Perogy Trim. Using a round dough cutter will invariably create trim. This trim can be combined, and re-rolled. The re-rolled dough is a little harder to work with. Even after letting it rest, it will be tougher and springier than the original dough. It will resist rolling, and the perogies will not close up as easily. Perogies made from re-rolled dough will be slightly chewier, but it’s worth doing one re-roll, because about 20% of your original dough weight will be left behind as trim. I wouldn’t do more than one, as the dough becomes pretty much unworkable.
A friend told me that there are traditional Ukrainian dumplings made by reshaping and boiling perogy dough trim. He called them babaikas, (“ba-BYE-kahs”), but I can’t find any mention of them online or in my cookbooks. I made these from the trim from my re-roll. There all right. A bit chewy in my case.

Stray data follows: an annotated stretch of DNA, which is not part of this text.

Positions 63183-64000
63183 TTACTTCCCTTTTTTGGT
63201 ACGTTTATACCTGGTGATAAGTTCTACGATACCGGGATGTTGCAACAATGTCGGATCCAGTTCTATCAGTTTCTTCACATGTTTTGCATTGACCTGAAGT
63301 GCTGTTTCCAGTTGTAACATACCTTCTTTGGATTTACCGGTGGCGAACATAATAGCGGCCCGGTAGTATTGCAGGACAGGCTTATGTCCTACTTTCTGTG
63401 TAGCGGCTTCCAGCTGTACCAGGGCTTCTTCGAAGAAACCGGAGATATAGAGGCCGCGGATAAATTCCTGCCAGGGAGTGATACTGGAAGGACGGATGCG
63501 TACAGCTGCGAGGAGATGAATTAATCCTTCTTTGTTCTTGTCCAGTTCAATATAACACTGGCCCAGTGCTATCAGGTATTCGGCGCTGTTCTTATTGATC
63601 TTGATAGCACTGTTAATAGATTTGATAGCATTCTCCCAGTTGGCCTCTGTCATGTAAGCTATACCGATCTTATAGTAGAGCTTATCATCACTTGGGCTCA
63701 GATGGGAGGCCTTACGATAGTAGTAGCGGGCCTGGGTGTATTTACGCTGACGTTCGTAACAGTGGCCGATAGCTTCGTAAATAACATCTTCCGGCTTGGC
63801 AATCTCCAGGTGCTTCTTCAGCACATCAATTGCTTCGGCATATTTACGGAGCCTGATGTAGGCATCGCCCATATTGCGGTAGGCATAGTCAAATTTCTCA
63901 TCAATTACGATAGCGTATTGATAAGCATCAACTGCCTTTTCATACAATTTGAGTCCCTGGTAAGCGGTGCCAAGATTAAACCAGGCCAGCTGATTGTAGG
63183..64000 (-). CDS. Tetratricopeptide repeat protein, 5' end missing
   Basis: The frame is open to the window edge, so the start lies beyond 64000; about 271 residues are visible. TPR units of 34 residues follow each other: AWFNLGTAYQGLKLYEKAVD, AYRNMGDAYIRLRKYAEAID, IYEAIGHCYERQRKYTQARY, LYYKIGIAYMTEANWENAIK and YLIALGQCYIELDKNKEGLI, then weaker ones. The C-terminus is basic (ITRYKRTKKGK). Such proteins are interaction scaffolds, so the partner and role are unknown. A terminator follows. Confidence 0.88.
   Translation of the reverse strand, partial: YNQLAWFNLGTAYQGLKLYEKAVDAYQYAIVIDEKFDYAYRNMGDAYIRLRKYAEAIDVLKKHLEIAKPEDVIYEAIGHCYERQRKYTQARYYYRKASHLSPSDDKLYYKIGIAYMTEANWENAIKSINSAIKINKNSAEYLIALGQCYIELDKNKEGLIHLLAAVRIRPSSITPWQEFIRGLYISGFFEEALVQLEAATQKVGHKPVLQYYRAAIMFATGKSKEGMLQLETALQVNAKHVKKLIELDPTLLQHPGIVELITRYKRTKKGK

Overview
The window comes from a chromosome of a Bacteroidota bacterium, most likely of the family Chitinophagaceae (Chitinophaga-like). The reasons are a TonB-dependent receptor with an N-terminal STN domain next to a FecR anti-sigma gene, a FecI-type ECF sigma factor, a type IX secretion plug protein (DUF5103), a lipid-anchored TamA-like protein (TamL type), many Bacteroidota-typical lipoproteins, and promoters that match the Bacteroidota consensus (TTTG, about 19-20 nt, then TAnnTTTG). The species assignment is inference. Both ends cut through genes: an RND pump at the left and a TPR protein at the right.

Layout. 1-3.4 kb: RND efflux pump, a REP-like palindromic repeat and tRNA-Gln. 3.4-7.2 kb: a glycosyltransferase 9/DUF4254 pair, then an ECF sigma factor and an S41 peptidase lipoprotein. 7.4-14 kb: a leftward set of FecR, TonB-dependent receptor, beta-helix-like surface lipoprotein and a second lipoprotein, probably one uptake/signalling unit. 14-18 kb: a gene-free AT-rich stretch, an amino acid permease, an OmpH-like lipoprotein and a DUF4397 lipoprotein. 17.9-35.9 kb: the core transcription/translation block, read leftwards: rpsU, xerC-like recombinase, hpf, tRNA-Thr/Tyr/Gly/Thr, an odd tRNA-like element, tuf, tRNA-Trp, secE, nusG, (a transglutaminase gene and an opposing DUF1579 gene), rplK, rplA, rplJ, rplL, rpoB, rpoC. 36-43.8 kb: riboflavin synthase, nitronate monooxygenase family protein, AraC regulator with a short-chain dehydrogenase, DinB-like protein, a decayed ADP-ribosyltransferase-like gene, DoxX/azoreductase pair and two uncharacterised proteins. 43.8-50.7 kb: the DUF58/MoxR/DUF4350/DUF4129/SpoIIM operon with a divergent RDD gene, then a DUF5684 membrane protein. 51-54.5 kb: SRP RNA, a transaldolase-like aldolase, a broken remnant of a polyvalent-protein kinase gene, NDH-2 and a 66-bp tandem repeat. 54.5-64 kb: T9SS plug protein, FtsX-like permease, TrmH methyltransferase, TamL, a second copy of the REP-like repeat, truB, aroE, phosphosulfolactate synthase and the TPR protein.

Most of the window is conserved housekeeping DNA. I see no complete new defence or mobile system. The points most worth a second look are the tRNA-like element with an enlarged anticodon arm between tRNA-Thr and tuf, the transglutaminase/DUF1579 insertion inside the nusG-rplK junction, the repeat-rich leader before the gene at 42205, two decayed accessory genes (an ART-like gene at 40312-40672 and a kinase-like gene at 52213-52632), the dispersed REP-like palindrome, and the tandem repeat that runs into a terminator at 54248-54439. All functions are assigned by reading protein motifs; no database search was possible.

Freezing and/or Cooking. At this point the raw perogies should be either frozen or boiled. They freeze beautifully. Just line a sheet pan with parchment and lightly dust with flour. Lay the perogies out on the tray and put it in the freezer. Once they’re frozen through, you can bag them. Using this method will keep the dumplings from sticking together.
To boil, fill a large pot with cold water. Season liberally and bring to a vigorous boil. The old adage is that when dumplings float in water, they’re done. Hervé This actually disproves this in his book Molecular Gastronomy, but it’s a bit of a “the bumblebee flies anyway” situation. After about two or three minutes in boiling water, fresh perogies will float, and they’re done. Frozen perogies obviously take longer to start bobbing.